Les Doigts de l’Homme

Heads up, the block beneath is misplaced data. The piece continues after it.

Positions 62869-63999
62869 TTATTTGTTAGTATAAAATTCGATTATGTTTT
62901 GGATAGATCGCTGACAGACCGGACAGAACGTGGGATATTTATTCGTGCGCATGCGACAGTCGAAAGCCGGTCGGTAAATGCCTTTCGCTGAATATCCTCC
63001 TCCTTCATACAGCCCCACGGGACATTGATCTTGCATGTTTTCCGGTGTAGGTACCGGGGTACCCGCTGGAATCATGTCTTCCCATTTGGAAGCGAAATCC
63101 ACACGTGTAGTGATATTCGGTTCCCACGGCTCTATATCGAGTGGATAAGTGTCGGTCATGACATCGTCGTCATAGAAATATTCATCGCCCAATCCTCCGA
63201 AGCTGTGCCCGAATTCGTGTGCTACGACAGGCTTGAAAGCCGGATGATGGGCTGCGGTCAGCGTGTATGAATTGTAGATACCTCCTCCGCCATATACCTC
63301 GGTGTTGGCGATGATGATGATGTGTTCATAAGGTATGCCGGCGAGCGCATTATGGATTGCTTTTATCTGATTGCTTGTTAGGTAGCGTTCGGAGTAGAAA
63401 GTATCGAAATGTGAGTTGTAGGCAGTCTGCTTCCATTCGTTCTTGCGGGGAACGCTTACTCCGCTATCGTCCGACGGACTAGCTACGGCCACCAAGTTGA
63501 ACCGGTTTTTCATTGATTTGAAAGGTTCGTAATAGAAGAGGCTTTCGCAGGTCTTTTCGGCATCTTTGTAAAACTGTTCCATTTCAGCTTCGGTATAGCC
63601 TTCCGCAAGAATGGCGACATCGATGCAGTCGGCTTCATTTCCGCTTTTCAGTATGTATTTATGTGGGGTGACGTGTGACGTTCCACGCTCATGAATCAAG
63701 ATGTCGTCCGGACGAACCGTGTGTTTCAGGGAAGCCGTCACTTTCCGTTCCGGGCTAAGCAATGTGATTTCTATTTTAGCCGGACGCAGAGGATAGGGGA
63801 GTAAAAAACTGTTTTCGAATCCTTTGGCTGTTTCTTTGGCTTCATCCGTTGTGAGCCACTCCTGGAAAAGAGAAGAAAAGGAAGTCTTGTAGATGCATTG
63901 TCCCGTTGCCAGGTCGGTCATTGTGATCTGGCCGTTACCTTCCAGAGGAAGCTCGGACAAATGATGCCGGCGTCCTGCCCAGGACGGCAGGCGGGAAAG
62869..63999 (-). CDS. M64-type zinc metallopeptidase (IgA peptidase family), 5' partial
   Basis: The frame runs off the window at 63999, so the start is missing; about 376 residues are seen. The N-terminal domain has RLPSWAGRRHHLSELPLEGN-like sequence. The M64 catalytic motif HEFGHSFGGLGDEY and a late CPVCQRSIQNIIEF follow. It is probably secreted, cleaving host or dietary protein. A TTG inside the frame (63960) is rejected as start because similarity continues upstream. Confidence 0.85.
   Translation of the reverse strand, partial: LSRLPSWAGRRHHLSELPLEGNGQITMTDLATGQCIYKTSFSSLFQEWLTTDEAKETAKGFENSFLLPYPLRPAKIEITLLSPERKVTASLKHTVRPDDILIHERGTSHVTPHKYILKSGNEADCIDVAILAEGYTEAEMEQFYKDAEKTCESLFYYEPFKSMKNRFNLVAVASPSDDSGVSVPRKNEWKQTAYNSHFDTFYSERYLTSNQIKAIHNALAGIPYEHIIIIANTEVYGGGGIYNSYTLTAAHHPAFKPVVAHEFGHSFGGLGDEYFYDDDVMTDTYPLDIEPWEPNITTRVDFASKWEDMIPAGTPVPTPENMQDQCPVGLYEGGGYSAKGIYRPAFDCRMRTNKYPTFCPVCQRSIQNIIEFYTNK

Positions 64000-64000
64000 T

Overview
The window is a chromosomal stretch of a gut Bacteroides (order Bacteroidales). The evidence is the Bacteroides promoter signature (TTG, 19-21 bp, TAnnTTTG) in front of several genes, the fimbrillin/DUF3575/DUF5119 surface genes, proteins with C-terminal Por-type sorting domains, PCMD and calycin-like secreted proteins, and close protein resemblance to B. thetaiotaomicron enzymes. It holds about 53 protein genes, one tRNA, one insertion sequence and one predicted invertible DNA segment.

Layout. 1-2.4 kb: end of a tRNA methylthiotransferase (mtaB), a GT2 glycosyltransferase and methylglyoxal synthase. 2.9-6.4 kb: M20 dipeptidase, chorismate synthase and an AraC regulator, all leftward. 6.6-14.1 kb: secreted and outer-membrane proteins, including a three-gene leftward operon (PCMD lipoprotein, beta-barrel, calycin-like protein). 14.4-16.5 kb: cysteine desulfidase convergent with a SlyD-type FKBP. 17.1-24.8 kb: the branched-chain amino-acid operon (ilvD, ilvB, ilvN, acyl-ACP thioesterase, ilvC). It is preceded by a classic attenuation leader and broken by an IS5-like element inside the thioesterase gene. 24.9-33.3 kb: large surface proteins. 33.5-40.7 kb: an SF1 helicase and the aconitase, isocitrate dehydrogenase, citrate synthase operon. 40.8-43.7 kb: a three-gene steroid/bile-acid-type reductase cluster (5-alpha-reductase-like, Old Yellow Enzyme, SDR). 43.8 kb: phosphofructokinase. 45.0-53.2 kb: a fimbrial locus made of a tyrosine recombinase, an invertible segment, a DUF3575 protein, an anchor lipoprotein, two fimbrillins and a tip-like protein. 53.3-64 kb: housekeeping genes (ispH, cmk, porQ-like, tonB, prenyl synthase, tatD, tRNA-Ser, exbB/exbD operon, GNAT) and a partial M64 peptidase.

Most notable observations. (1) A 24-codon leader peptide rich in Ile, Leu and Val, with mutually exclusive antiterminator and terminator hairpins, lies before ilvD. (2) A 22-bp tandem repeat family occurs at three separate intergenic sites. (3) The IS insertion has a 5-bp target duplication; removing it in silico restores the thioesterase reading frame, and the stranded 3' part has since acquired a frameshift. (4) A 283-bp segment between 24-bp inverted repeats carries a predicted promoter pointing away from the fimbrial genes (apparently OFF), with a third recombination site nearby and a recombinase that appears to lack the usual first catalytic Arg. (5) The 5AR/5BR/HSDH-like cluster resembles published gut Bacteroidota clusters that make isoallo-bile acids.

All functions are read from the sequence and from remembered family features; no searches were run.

In 1934 Gypsy-jazz guitarist Jean “Django” Reinhardt joined forces with French violinist Stéphane Grappelli to form Le Quintette du Hot Club de France and history was made. That the legacy of Reinhardt (who lived from 1910-53) is still a vital force in music can easily be seen in the number of Gypsy-jazz festivals held around the world as well as the plethora of hot clubs and Gypsy-jazz recordings such as this CD. 1910, the fourth release by French foursome Les Doigts de l’Homme—which means “the fingers of man”—celebrates the centennial of Reinhardt’s birth and features interpretations of six of his compositions. The quartet is guitarists Olivier Kikteff, Yannick Alcocer, Benoit Convert and acoustic bassist Tanguy Blum. Things get off to a rousing start with a very lively version of “Blue Skies,” one of the six standards chosen. Kikteff and Convert blaze their way through Django’s “Appel Indirect” as though they were on fire with Kikteff taking an incandescent solo. Convert gets his licks in on “Féérie,” another Django item taken at a supersonic speed. They both shine on “Minor Swing”; indeed, the quartet’s coruscating interplay is a delight to behold throughout and especially when they slow down for a magnificent interpretation of “St. James Infirmary Blues.” This CD is pure delight from start to finish and I recommend it highly.